Michael Goodwin: It's time to believe tipsters when they warn us about maniacs

The slaughter in a South Florida school last week is the latest example of how our approach is failing and leading to senseless deaths.

All this is true — and helps explain why we seem powerless to stop mass violence. It’s long past time that America chart a course similar to Israel’s and focus on “who the people are” so we can zero in on dangerous individuals.

Even before the bodies were removed from the high school in Parkland, Fla., reports emerged that the admitted gunman, 19-year-old Nikolas Cruz, was flagged as extremely dangerous. We now learn that police were called to his home scores of times, the school barred him from carrying a backpack after finding bullets in his bag and later expelled him.

Most chilling, the FBI failed to investigate a credible tip about him last month. A caller warned of “Cruz’s gun ownership, desire to kill people, erratic behavior and disturbing social media posts, as well as the potential of him conducting a school shooting,” the FBI said in a statement.

The admission led director Christopher Wray to apologize to victims’ families and pledge to find out what went wrong.

If he’s serious, Wray won’t limit his inquiry to this case and won’t limit the examination to insiders alone. Too many times on too many issues, the bureau has been unwilling to come clean about its mistakes and even misbehavior.

Recall that agents got a tip from Russia about the Boston Marathon bombers being terrorists, did a quick check, but never even informed Boston police or urged them to keep an eye on the ‎Tsarnaev brothers. Boom.

It’s individuals who carry out these heinous acts and it’s individuals who must be stopped. That’s the point of focusing on “who the people are.’’

After examining its actions, the FBI said it did nothing wrong. How could that be?

The father of convicted Chelsea bomber Ahmad Khan Rahimi claims he warned the FBI about him long before the 2016 attacks that wounded 31 people, but agents cleared him. Boom.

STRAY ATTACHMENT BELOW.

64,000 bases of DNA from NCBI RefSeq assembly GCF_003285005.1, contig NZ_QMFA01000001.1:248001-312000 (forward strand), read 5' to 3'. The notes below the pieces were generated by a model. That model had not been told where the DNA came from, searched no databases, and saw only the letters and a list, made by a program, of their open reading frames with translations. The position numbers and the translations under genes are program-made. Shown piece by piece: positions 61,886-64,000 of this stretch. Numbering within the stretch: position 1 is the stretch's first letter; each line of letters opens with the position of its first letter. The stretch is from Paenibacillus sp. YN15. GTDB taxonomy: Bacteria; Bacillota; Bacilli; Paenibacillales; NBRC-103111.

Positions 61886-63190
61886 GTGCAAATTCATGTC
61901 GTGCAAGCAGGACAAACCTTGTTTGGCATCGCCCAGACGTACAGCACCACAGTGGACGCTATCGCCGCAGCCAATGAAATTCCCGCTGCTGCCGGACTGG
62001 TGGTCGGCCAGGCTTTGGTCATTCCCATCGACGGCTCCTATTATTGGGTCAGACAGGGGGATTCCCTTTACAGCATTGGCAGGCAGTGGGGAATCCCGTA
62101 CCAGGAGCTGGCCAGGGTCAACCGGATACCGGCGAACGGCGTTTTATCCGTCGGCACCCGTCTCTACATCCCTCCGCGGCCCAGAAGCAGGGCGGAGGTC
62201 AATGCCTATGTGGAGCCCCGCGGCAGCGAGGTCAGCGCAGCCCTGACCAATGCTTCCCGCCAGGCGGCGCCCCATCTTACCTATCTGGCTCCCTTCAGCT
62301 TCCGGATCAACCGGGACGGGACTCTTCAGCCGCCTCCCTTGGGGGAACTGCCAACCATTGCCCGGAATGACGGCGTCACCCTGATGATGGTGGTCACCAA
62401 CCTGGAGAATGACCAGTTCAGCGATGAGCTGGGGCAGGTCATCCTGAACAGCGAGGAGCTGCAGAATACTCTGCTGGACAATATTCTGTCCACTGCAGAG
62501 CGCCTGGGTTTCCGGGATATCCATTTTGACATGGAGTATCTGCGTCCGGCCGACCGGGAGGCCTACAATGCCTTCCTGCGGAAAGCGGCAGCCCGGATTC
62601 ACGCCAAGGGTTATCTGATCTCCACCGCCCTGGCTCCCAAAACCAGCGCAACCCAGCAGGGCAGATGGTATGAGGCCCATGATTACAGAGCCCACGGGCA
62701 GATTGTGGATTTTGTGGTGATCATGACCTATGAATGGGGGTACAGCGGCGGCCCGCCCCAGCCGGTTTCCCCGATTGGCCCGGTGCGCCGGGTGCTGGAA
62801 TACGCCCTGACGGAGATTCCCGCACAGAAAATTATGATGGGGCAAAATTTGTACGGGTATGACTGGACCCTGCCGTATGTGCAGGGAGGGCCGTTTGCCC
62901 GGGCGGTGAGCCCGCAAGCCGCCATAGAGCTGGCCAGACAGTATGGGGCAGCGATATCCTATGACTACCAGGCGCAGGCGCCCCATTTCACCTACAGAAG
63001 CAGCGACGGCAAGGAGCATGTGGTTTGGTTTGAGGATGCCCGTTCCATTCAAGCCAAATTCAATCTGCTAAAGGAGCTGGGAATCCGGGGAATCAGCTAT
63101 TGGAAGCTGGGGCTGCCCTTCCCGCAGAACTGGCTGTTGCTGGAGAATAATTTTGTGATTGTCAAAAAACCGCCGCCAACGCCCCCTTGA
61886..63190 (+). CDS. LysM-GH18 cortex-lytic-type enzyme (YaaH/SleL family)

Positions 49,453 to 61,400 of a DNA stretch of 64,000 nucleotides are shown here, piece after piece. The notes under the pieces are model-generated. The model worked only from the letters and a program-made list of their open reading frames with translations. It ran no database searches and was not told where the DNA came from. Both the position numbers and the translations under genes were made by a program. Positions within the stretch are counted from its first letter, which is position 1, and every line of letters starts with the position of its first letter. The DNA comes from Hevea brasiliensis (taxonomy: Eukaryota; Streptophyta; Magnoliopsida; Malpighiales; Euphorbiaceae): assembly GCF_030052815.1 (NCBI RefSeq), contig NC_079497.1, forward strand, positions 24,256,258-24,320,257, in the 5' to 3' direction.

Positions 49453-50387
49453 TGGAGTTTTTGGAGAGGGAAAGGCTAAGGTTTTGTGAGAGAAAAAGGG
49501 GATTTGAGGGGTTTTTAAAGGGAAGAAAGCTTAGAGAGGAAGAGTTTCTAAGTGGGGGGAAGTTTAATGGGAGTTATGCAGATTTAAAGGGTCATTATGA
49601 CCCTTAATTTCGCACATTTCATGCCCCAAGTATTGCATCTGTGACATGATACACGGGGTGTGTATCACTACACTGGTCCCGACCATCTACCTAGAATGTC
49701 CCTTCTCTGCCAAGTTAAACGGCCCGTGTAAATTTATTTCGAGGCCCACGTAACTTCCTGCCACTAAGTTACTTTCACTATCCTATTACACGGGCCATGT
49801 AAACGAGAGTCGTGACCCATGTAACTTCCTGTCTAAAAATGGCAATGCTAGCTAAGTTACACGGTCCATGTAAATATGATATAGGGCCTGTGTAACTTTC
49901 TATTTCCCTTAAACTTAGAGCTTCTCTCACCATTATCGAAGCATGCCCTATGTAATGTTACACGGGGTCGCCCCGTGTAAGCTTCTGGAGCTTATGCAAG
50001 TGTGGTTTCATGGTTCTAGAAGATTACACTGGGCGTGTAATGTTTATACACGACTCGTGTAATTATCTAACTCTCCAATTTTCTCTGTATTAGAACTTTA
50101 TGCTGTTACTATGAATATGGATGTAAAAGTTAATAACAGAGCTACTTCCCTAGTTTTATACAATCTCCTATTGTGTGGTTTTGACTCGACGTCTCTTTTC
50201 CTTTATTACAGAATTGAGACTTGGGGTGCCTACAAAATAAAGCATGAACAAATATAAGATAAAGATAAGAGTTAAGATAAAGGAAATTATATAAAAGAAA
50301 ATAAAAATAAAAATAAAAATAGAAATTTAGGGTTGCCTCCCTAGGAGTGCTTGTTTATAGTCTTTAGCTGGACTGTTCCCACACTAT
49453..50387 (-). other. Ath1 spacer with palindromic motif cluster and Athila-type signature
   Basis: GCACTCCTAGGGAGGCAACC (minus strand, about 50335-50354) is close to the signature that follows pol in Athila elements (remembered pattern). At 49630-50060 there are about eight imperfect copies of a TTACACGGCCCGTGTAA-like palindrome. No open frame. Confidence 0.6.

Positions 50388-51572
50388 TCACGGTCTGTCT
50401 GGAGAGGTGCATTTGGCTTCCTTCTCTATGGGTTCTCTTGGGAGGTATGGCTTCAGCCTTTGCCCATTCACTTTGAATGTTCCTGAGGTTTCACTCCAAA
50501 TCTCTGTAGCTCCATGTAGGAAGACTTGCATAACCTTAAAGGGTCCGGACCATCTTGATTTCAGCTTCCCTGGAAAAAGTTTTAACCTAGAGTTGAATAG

Calling his son a “terrorist,” the father told an interviewer, “You have to go to the government as to why they did not stop this child.”

The Wall Street Journal reports that a school shooting in New Mexico last December that left two students dead came after the FBI investigated — and cleared — the shooter for comments he made online about violence.

In fairness, there are gray areas in these cases about what constitutes public danger as well as laws about privacy and mental health, not to mention the First and Second Amendments.

Yet the demands sweeping the nation for Washington to “do something” about gun control mostly miss the mark in cases like those cited above. Until America is ready to focus on “who the people are” and take preventive measures against a relative handful of individuals known to be dangerous, nothing will change except the carnage will continue to grow.

For example, President Trump should reverse himself and reinstate an executive order President Barack Obama signed late in his tenure. It added 75,000 people who receive disability benefits because of mental handicaps to the federal background check database, meaning they probably could not legally buy a gun.

Due process concerns are valid, but they should be resolved through an adjudication system on a case-by-case basis, not by a wholesale neglect of public safety.

Similarly, technology companies must stop focusing on political speech and pay more attention to threats of violence made by users. And mental health officials have to stop hiding behind confidentiality claims when their patients represent a clear danger.

Adam Lanza, who murdered 26 students and faculty members at Connecticut’s Sandy Hook elementary school, had known mental health problems and was obsessed with violence, yet nobody tried to remove the guns his mother kept in their home and taught him to use. Lanza killed her before going to the school, where he killed himself as police closed in.

That’s not to say that sensible, incremental gun restrictions wouldn’t be helpful in some cases. But demands for sweeping restrictions are doomed to fail politically and legally.

Scrape away the veneer of some demands and the logical conclusion is that confiscation of millions of existing weapons kept by law-abiding people would be involved. That would be like confiscating all cars to stop drunk driving.

It’s individuals who carry out these heinous acts and it’s individuals who must be stopped. That’s the point of focusing on “who the people are.’’

Broward County Sheriff Scott Israel put the balance best. While conceding there were failures to stop Nikolas Cruz, he also rejected attempts to shift the blame to society at large.

“Make no mistake about it, America,” he said. “The only one responsible for this incident is the killer himself.”

To read more Michael Goodwin on The New York Post click here.

Michael Goodwin is a Fox News contributor and New York Post columnist.